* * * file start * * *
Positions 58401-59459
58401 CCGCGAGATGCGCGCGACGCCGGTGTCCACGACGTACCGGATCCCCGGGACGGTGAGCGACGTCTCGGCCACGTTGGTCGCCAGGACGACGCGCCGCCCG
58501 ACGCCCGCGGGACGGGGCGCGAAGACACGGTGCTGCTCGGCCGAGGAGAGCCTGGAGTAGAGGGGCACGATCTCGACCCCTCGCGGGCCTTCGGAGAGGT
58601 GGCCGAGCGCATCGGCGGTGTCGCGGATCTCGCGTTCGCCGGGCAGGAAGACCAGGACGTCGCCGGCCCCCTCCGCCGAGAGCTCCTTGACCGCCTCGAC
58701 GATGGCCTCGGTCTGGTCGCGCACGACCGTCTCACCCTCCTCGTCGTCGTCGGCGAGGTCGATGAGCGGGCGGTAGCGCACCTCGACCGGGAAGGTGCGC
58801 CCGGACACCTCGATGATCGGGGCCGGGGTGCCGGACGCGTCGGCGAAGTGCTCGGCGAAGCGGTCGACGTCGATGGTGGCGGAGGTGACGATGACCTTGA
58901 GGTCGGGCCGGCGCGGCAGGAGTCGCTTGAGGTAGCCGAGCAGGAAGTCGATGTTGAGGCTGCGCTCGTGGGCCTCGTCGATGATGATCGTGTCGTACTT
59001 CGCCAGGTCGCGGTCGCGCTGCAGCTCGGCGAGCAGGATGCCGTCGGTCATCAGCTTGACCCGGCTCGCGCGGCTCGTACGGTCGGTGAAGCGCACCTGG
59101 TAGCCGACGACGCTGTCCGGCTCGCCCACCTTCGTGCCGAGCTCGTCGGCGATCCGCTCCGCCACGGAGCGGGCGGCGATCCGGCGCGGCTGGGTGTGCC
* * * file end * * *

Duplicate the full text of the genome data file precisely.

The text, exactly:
Positions 58401-59459
58401 CCGCGAGATGCGCGCGACGCCGGTGTCCACGACGTACCGGATCCCCGGGACGGTGAGCGACGTCTCGGCCACGTTGGTCGCCAGGACGACGCGCCGCCCG
58501 ACGCCCGCGGGACGGGGCGCGAAGACACGGTGCTGCTCGGCCGAGGAGAGCCTGGAGTAGAGGGGCACGATCTCGACCCCTCGCGGGCCTTCGGAGAGGT
58601 GGCCGAGCGCATCGGCGGTGTCGCGGATCTCGCGTTCGCCGGGCAGGAAGACCAGGACGTCGCCGGCCCCCTCCGCCGAGAGCTCCTTGACCGCCTCGAC
58701 GATGGCCTCGGTCTGGTCGCGCACGACCGTCTCACCCTCCTCGTCGTCGTCGGCGAGGTCGATGAGCGGGCGGTAGCGCACCTCGACCGGGAAGGTGCGC
58801 CCGGACACCTCGATGATCGGGGCCGGGGTGCCGGACGCGTCGGCGAAGTGCTCGGCGAAGCGGTCGACGTCGATGGTGGCGGAGGTGACGATGACCTTGA
58901 GGTCGGGCCGGCGCGGCAGGAGTCGCTTGAGGTAGCCGAGCAGGAAGTCGATGTTGAGGCTGCGCTCGTGGGCCTCGTCGATGATGATCGTGTCGTACTT
59001 CGCCAGGTCGCGGTCGCGCTGCAGCTCGGCGAGCAGGATGCCGTCGGTCATCAGCTTGACCCGGCTCGCGCGGCTCGTACGGTCGGTGAAGCGCACCTGG
59101 TAGCCGACGACGCTGTCCGGCTCGCCCACCTTCGTGCCGAGCTCGTCGGCGATCCGCTCCGCCACGGAGCGGGCGGCGATCCGGCGCGGCTGGGTGTGCC